Women are now being told they can take the contraceptive pill every day of the month, after scientists say there is no benefit to the seven-day break that is routinely advised.
One of the researchers suggested yesterday that the seven-day break had been introduced by a Catholic inventor of the pill in the 1960s. John Rock, a Catholic gynaecologist, had hoped that it would persuade the Pope and the Catholic Church to approve its use by imitating the natural menstrual cycle.
Now, new guidelines from the Faculty of Sexual And Reproductive Healthcare (FSRH) will be issued to NHS GPs and family-planning clinics to clearly state that the traditional 21-day cycle offers women no health benefit. Experts hope the updated advice can help prevent more unwanted pregnancies.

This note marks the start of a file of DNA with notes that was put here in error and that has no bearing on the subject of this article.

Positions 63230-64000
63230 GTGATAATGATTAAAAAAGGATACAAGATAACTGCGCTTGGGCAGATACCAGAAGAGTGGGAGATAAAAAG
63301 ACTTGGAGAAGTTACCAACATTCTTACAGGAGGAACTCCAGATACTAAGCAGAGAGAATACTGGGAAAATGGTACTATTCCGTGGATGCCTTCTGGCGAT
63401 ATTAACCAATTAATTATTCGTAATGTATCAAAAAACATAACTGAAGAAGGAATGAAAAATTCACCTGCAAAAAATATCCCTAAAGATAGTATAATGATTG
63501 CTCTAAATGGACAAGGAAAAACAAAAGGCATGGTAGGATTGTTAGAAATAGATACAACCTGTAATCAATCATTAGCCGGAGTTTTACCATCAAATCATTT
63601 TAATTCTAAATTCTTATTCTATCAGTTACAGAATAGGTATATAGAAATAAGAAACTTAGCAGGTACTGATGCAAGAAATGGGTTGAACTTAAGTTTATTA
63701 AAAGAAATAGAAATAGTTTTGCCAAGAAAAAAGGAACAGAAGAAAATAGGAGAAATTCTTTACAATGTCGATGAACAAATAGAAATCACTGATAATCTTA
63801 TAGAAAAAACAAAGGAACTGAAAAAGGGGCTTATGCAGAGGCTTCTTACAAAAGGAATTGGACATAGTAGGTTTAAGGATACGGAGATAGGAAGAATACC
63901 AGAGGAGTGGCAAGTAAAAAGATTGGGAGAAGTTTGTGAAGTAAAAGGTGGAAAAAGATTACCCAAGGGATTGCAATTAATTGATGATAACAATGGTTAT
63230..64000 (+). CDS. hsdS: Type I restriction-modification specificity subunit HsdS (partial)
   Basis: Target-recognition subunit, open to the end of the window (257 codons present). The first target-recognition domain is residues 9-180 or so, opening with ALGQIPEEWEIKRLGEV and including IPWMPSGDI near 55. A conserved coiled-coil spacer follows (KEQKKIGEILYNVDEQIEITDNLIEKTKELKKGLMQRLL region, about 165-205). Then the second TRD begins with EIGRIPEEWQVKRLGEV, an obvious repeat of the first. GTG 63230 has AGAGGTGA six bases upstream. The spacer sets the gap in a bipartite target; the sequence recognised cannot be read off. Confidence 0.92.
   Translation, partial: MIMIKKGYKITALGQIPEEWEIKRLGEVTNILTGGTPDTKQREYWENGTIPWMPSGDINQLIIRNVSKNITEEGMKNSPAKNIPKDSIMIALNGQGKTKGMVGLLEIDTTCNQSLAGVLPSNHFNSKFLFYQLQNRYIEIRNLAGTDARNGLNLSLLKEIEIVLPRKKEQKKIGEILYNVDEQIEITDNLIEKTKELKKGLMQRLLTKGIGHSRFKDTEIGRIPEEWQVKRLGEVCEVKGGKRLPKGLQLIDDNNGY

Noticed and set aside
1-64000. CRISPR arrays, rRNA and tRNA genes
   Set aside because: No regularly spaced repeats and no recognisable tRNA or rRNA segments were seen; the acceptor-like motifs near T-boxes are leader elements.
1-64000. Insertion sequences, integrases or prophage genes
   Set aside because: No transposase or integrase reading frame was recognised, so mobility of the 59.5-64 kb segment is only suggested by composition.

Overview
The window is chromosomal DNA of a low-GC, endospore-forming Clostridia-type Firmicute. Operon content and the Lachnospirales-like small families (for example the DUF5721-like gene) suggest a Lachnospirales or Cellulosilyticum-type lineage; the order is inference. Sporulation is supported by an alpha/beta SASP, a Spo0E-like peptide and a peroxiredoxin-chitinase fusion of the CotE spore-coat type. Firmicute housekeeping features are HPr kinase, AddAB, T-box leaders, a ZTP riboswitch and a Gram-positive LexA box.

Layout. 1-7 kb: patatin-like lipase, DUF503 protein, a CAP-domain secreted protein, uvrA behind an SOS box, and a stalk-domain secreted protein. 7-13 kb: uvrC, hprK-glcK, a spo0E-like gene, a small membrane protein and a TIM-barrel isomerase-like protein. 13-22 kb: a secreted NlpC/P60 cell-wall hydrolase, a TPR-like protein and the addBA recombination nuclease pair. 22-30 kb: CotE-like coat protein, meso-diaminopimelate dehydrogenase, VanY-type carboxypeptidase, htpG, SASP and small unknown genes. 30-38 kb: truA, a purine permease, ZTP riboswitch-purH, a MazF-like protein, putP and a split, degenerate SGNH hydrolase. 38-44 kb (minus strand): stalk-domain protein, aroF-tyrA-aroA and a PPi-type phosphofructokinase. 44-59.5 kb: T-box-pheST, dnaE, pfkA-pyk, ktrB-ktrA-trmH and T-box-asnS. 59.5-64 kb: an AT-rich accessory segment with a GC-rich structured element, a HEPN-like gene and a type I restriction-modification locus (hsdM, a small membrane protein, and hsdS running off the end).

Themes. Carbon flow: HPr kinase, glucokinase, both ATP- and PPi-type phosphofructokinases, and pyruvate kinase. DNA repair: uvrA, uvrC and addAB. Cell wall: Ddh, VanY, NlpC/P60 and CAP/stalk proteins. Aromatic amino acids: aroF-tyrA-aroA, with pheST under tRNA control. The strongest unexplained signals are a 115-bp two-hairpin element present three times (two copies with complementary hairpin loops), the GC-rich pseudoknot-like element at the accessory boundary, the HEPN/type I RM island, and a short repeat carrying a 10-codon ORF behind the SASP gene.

The new FSRH guidelines state that a year’s supply of the contraceptive can be safely prescribed at the first consultation, rather than the current three-month supply. If women wish to continue to take a break between 21-day cycles, the guidance suggests it be reduced to four days.
Many have taken to social media to express their outrage that women haven’t been given accurate medical advice. One Twitter user said it was “insane” and showed how women’s bodies are held hostage to men’s feelings. Another said: “We trusted our doctors, and we were taken advantage of. We were lied to.”
John Guillebaud, who co-authored a study last year debunking the need for the week-long break, told the Daily Telegraph: “How could it be that for 60 years, we have been taking the pill in a sub-optimal way because of this desire to please the Pope?”
If used correctly, the combined hormonal contraception (CHC) is more than 99% effective. Roughly 9% of users become pregnant in the first year of use. The pill has been linked to a small increase in the risk of having a blood clot or developing breast cancer – but reduces the risk of other cancers.